I’ve already read the vital question. Was I supposed to have waited?
Just why is it that we should listen to Bill Gates’ opinions about which books to read?
I don’t necessarily hold his book opinions any higher than others, but he has suggested some interesting ones in the past. Either way you slice it, I like it better than what he was doing at Microsoft.
He always used to give his reading list when he was at Microsoft too.
I thought they were mostly interesting and often contained books that you would think challenged/disagreed with his worldview.
Piketty, for one.
Just why is it you complain as if someone is forcing you?
Just why are you reading a question as a complaint? And an implication that I think I’m being forced to do something?
I’m seriously asking: what makes this man especially qualified to offer reading suggestions for the general public?
I will acknowledge, though, that I’m skeptical, especially because of his support for the evisceration of public schooling in favor of profit-seeking charter schools.
Bill Gates is, regardless of your views on his policymaking, a generally respected and absolutely influential public figure, with a history of distributing reading lists that offer interesting, challenging viewpoints on major topics.
Edit: To be clear, I think he’s totally wrong about the education stuff, but that doesn’t mean that he isn’t right or extremely influential about other areas: the Bill and Melinda Gates foundation has made huge steps forward for helping third world countries in ways that are evidence-based and driven, because there disease can be tackled that way.
I did not finish Seveneves, as it just didn’t work for me. The characters felt wooden, one dimensional, and the plotting was all too much “ooh, look at what I am setting up, Making sure you see Checkov’s Gun!” Neil Stephenson knows how to get the science right, but his characters are worse than a Clive Cussler novel.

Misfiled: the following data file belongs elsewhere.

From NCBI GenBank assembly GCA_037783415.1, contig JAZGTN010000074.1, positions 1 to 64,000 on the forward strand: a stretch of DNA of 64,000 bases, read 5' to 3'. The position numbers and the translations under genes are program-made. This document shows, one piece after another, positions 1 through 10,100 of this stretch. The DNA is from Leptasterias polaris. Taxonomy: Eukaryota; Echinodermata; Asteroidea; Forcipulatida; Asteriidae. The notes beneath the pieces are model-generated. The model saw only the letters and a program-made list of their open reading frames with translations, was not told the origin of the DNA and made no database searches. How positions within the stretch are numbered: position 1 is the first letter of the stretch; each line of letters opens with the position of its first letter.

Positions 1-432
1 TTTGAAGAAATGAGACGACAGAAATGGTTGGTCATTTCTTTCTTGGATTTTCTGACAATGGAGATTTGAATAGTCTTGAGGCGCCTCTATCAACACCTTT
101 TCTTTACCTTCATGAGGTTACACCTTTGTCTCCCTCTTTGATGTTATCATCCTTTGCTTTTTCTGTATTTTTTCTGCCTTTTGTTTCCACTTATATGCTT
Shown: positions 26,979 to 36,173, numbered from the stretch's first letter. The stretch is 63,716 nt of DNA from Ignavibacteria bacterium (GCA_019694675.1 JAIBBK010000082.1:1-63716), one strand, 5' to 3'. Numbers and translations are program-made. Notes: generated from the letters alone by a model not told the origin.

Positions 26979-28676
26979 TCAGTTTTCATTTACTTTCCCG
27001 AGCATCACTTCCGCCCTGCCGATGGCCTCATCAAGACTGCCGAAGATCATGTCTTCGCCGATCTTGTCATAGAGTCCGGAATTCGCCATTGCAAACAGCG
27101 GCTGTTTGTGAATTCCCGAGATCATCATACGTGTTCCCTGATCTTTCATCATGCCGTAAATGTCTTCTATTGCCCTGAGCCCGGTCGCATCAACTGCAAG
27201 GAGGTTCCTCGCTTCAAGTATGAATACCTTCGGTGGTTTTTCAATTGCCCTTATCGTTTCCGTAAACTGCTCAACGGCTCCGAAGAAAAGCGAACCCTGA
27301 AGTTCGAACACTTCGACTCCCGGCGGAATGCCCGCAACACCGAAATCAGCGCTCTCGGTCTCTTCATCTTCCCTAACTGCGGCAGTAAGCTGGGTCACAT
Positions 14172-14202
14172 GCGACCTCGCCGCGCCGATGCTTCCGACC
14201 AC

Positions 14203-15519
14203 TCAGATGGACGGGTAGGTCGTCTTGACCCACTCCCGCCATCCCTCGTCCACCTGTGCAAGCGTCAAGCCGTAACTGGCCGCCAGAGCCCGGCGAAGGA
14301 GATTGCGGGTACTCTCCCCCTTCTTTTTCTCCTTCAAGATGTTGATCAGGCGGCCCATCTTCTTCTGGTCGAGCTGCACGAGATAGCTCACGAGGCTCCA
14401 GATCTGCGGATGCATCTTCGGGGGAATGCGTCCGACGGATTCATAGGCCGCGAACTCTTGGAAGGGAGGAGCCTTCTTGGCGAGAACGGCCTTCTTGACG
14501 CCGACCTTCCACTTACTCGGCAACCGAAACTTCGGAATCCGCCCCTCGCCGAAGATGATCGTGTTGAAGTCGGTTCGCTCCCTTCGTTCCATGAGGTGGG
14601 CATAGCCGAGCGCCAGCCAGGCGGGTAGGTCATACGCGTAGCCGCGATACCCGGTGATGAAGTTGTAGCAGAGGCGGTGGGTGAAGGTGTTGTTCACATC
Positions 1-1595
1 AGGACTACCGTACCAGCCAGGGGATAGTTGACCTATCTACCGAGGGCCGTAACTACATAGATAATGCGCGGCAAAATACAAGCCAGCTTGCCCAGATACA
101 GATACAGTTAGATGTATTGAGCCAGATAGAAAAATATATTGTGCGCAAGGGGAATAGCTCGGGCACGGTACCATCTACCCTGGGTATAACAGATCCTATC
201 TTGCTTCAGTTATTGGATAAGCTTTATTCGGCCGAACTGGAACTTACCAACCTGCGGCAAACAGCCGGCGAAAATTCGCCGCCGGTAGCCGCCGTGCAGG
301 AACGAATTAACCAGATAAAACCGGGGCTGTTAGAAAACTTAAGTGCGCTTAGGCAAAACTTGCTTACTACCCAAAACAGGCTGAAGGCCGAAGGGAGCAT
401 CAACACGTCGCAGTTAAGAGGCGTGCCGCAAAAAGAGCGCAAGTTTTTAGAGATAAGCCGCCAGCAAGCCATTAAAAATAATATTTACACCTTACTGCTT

If I were a teenager I might have loved it, but now? Too many good books Have made me picky.
It felt like “Oh, I’m just asking questions” in the “I have issues with this but will dance around them” way. If that was your intention I’m still symbolically annoyed at you, and if it wasn’t I apologise.
As for the actual question, eh. Being rich and/or successful doesn’t in itself mean you’re good at picking books, true. I’m willing to give his picks a look based on the previous picks being interesting, and based on Bill himself. I’m an old enough linux/BSD guy to remember just how brutal MS was when he ran it, and probably for that reason I’ve vaguely kept an eye on what he’s been up to. In contrast with his almost villainous CEOship, he seems nice enough otherwise, and he’s gone a bit deeper into the charity work than most retired billionaires … I’m not sure what to think of the guy, and that’s enough of an opinion to take a look at what books he recommends.
Besides, it’s a list of five books. It’s not like I’m endorsing him for a political office.
I hated Seveneves.
That statement gives me a perfect understanding of the novel’s flaws.
I enjoyed it, but acknowledge its severe flaws.
I think he just pays someone to read books for him, then he reports on them.
I liked his earlier, funny stuff better.
I like all of his other novels, even the long ones. This was a slog though and needed a real editor.
I reread Cryptonomicon a few times and got different things each time, and enjoyed it each time. Snow Crash was fun the first time, but not as worth a second go, though still fun. I really enjoyed The Baroque Cycle even if it was tedious in a few parts. Still haven’t finished Anathem, just didn’t get hooked, but really intend to finish eventually. Seveneves, I started and quit with no plan to try again.